Hellman was irked that her cogent words were constantly drowned out by Bernstein's distracting music. And there was a lot of music – nearly two hours' worth, comprising thirty separate numbers. The Overture has become one of the most popular light classical compositions of our time and "The Best of All Possible Worlds" and "Glitter and Be Gay" have also taken their places in the Broadway pantheon. But beyond its few hit tunes, Candide boasts an amazing variety of music, albeit intentionally derivative, ranging from Viennese waltzes to Lutheran chorales to a Mozartean Act One finale. The end, though, is pure Bernstein: a lovely solo, repeated with layers of choruses, leading up to a riveting Mahleresque orchestral climax.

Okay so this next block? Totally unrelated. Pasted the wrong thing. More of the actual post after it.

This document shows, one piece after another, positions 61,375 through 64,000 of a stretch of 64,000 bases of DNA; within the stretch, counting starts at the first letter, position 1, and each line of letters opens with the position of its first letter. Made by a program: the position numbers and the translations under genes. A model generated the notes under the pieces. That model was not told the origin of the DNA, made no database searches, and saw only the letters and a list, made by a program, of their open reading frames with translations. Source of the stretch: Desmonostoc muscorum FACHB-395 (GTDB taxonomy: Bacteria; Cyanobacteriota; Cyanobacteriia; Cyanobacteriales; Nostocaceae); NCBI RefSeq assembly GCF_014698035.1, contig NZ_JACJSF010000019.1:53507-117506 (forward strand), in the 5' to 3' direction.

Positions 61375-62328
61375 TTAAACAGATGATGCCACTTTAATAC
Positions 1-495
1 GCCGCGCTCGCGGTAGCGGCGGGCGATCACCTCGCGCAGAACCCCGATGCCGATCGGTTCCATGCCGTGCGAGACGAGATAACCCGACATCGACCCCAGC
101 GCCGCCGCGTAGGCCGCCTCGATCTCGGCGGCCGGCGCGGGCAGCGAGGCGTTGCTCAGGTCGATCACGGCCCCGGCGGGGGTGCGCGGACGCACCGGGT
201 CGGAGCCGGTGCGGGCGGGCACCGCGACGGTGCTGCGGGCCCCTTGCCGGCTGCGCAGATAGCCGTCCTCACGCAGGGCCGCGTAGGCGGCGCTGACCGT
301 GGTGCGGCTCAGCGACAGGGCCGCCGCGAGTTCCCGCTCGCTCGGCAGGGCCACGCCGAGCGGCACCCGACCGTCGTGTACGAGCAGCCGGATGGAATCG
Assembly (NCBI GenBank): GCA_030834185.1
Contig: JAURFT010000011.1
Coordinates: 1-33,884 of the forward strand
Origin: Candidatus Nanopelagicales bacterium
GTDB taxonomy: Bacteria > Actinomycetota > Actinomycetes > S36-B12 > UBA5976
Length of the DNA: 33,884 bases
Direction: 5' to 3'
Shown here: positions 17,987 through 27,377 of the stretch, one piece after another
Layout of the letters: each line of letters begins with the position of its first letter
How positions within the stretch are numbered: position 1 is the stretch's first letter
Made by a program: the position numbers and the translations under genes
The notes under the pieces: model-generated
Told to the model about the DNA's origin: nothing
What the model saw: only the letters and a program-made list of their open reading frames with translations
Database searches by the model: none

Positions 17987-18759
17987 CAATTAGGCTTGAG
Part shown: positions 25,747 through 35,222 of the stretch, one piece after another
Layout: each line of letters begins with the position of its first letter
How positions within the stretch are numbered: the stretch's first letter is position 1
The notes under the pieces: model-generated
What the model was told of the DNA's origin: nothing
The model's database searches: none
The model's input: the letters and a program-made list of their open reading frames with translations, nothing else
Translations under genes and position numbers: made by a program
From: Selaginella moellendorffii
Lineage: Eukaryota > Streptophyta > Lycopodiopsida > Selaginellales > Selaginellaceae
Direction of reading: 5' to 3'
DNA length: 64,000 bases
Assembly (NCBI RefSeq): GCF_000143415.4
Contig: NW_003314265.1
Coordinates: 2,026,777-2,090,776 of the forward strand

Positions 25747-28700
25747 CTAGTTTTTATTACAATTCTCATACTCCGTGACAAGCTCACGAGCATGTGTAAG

In conventional terms of finances and longevity, Candide was a flop. But it has refused to die and has been periodically revived in versions that reshuffled the scenes and music, substituted new books and restored musical numbers originally cut. A 1974 adaptation played over 700 performances. A recording of a 1988 restoration for the Scottish Opera (on DGG 429 734) was conducted and cast by Bernstein and stands as his final and definitive version.

Although Bernstein labored to save Candide, he was barely fazed by its failure. He had already turned his attention to completing the work which would become his legacy.